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  5. "Eu encontro o cachorro."

"Eu encontro o cachorro."

Translation:I find the dog.

December 14, 2013



I said "I encounter the dog" and it got marked wrong. Perhaps I should have checked the translation of the word before guessing, but I feel that encounter should be accepted as a synonym for find or meet, all three essentially mean the same thing - to "come across" an entity, simply with varying levels of agency.


'Encounter' is more formal. We would normally say 'find' in everyday English. Beware of false cognates. A word that looks like an English word doesn't always have the same meaning as the English word. Or it may be used differently than the English word, like formal versus informal speech and writing.


That is a false friend... False cognate is japanese nai and old english nay... Meaning the same but not related in derivation in any way....


'Meet' and 'find' don't have the same meaning in English. I find my lost key. I don't meet it! Yet, 'encontro' can, apparently, mean either. Confusing!

[deactivated user]

    It's not a false cognate if it's still an actual cognate for the English word 'encounter' is it? I mean maybe some other linguistic error, but not sure about false cognate.


    I had the same experience.


    Question: difference between achar and encontrar?


    Encontrar / achar = to find
    Achar = to think

    • Ainda não achei/encontrei minhas chaves.
    • I haven't found my keys yet.

    Acho que não vai chover hoje.
    • I don't think [that] it's going to rain today.


    I liked your example here =) We are taught that "will" is usually used along with "probably, possibly, think, guess, etc", but I've been using "think + going to" a lot of times. =)


    Both "will" and "going to" are used for predictions.

    When there's evidence, we use "going to".

    Bright blue sky: I don't think it's going to rain.
    Black clouds: I think it's going to rain.


    I find the dog = eu acho, eu encontro o cachorro. Eu acho o mundo chato = I think the world is boring. Eu me encontrei com Maria ontem = I encountered Maria yesterday. ( here you don't say achei = found)


    Antlane: it would be "acabei de encontrar o cachorro" for I've just found or I did find. The only time I could see "I find the dog" and eu encontro o cachorro would both be in a situation where you are narrating in first person with more context. Even then, the norm or colloquial use is "encontrei" the past tense.


    Would this be used for "I've (just) found the dog" or "I'll find the dog" possibly?


    no.That would be "acabei de encontrar o cachorro" or "eu encontrarei o cachorro". this sentence does not make much sense in this tense...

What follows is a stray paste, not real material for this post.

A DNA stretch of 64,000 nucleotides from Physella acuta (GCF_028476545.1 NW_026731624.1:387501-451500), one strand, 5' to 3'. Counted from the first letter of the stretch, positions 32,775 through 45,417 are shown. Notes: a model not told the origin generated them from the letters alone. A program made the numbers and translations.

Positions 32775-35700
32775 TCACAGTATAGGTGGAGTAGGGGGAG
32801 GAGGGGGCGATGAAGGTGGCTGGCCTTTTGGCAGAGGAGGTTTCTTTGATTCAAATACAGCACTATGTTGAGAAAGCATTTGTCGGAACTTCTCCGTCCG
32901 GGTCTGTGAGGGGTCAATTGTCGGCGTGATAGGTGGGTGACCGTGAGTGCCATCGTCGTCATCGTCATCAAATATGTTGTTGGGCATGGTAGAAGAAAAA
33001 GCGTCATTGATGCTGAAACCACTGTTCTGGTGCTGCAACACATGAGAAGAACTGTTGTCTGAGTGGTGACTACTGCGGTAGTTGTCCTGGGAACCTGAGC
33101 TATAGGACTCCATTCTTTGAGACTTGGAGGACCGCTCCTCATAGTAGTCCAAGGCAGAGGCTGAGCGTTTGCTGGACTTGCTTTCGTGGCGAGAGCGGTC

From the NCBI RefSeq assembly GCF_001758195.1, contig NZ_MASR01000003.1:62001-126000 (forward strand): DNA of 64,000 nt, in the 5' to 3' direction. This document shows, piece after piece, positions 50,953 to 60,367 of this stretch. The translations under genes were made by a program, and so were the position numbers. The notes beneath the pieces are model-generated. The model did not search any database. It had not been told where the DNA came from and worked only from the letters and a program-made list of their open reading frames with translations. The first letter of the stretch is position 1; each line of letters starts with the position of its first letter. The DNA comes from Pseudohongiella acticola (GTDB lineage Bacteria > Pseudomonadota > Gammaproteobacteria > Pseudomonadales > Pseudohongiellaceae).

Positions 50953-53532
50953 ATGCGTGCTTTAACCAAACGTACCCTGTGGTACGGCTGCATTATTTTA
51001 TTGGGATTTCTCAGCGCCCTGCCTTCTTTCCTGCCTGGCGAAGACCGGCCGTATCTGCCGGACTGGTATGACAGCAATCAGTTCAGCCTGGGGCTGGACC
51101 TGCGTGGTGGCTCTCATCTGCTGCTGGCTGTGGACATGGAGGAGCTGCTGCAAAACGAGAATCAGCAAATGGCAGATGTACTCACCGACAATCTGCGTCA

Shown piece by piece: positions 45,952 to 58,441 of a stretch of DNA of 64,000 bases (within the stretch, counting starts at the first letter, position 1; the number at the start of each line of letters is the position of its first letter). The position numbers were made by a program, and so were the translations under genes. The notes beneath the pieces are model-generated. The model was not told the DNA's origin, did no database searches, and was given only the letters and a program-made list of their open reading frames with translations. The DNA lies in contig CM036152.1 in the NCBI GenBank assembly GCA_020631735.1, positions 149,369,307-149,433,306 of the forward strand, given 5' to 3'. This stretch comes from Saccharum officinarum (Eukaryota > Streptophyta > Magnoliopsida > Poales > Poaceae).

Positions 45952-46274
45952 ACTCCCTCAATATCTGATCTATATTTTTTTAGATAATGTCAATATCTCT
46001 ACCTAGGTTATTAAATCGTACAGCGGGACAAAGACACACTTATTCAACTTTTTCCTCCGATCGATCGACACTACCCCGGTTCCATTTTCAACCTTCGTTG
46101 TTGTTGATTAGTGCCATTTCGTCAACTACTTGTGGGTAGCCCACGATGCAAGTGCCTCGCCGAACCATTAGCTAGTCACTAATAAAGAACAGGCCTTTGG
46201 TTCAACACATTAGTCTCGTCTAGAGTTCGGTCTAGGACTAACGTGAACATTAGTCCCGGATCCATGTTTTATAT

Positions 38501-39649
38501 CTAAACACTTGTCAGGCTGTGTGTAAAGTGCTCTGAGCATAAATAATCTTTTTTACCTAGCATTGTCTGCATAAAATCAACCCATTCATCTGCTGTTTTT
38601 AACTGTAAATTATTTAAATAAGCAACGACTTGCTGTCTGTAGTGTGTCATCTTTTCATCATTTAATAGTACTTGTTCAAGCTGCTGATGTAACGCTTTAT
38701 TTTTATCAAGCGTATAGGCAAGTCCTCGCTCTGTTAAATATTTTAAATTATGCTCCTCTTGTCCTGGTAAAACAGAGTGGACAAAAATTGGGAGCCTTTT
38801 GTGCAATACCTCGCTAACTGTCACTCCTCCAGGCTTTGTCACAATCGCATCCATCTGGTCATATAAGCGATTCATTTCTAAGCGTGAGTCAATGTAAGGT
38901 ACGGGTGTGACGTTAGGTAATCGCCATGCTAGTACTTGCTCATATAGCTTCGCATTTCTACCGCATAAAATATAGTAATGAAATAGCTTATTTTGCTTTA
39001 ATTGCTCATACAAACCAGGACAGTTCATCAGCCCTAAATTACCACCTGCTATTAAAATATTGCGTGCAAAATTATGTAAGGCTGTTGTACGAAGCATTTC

Think of it like a fragment. Like "I find the dog... interesting" that would be somewhere you would use this.


    Hard to hear the 'o' article


    I don't like how "find" is not in the drop down reminder list for "encontro!" Only "encounter" and "meet" are there. Based on that, I used encounter but got it wrong!


    It really confusing when you do that.. My answer was "i encountered the dog" Why it's that wrong!


    Encounter: to meet up with something unexpectedly

    We don't generally use "encounter" when we intentionally look for something.



    You used the past tense, and should have used find instead.


    Would it make sense to say, "Eu acho o cachorro." Or does that mean "I think the dog"?


    What is the difference between 'achar' and 'encontrar'?


    It was explained earlier, read up above.


    Isn't "I find the little dog" acceptable? and "puppy"?


    not in brazilian portuguese. Portugal: cão = dog, cachorro = puppy. Brazil: cão/cachorro = dog, cachorrinho/filhote de cachorro = puppy.


    i answered " i found the dog" is my answer right ?? in another word, is the verb "encontro" can be used in present or past tense ?


    encontro is present ( general meaning - Eu encontro meu cachorro todos os dias na cama - I find my dog every day on my bed.). - Ontem encontrei o cachorro na rua - Yesterday I found the dog on the street. E eu disse: finalmente eu encontro você aqui! - And I said: "finally I find you here!"- (or it would be: ...finally I have found you here! )??


    Thank you so much Antlane, i think in the next levels the tenses will be clearer and explained more.


    but we usually use the past: Finalmente encontrei você aqui. ( This present lasts 0,0001second and becomes past...- encontro > encontrei = find>found)


    Unless you want to live in the moment.


    quando todos procuram um objeto perdido, uma chave, por exemplo, há sempre um que dá um grito: - Achei! ( é o presente - achar a chave - que já é passado no momento do grito.)


    it's supposed to accept the actual answer which is "found" and "find"

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